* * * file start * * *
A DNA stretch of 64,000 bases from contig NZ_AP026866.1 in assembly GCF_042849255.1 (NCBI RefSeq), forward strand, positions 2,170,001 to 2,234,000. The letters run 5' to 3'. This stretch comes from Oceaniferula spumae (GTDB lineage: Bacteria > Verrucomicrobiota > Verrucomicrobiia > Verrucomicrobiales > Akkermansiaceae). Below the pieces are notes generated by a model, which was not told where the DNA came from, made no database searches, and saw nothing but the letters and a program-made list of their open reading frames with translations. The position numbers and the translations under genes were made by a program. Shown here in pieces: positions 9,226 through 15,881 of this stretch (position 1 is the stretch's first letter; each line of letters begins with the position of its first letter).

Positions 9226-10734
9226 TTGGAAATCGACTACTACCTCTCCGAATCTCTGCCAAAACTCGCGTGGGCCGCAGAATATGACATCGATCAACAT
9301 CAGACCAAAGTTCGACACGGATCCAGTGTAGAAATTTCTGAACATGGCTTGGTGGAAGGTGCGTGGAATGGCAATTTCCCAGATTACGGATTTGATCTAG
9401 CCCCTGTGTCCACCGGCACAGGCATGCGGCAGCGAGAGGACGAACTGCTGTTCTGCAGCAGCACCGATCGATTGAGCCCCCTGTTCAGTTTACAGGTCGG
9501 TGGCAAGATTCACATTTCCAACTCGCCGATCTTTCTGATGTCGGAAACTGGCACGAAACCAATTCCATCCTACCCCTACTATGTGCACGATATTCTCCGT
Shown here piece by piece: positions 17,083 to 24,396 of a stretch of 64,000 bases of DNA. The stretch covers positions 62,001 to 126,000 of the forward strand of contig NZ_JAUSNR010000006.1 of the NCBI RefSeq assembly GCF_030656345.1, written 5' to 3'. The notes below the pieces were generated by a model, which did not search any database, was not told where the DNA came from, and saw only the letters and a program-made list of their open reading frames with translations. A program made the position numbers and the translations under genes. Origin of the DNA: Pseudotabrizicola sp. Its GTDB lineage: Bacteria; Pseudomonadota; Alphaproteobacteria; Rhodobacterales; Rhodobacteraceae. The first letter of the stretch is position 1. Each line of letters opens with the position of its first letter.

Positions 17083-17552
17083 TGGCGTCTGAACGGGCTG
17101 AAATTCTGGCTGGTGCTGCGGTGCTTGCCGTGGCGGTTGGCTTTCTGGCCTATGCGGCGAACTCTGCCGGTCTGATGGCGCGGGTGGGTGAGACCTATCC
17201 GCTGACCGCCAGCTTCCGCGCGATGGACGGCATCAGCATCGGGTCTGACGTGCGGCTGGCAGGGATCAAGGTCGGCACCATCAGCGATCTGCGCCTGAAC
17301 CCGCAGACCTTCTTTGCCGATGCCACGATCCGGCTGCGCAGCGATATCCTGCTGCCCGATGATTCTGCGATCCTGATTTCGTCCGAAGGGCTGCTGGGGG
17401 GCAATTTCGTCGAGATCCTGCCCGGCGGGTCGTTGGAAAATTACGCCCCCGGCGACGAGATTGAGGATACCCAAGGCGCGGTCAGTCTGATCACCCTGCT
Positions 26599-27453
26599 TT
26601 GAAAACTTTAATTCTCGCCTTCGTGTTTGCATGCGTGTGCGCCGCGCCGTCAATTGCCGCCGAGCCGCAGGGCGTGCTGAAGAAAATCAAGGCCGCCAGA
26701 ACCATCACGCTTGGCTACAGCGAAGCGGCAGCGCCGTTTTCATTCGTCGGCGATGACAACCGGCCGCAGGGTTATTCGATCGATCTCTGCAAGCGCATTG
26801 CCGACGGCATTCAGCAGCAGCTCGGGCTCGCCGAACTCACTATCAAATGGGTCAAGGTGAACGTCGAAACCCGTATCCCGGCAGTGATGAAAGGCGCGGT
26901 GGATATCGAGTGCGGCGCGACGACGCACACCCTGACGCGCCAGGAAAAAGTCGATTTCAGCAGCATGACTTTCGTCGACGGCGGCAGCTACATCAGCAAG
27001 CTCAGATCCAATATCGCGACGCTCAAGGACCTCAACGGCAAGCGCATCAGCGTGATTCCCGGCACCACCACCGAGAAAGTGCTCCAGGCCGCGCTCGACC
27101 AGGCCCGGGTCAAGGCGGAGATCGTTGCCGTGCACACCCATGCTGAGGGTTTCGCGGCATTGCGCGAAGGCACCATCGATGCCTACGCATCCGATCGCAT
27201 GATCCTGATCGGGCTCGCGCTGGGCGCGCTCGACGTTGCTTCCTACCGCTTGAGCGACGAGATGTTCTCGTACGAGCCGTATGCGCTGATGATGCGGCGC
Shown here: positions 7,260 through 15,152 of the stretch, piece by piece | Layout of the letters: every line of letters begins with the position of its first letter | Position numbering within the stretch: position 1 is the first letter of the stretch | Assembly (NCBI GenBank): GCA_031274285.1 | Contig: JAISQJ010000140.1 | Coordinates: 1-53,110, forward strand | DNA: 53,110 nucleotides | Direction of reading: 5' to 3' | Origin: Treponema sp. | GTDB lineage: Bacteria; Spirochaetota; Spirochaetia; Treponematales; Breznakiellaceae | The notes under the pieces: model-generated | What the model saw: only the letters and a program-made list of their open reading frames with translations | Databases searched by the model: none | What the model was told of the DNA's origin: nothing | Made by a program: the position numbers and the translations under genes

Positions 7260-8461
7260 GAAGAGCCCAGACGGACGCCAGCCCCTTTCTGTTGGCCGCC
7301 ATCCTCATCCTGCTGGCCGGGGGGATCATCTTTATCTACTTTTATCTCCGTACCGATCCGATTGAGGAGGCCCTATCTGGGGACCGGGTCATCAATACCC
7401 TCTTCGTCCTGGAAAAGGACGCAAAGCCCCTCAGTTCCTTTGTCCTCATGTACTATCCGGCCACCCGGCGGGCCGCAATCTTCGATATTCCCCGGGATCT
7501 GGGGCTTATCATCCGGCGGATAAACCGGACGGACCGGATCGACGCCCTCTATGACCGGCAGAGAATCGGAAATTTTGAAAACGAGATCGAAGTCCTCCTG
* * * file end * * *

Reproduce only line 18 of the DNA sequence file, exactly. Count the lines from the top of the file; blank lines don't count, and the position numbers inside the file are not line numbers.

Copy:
26801 CCGACGGCATTCAGCAGCAGCTCGGGCTCGCCGAACTCACTATCAAATGGGTCAAGGTGAACGTCGAAACCCGTATCCCGGCAGTGATGAAAGGCGCGGT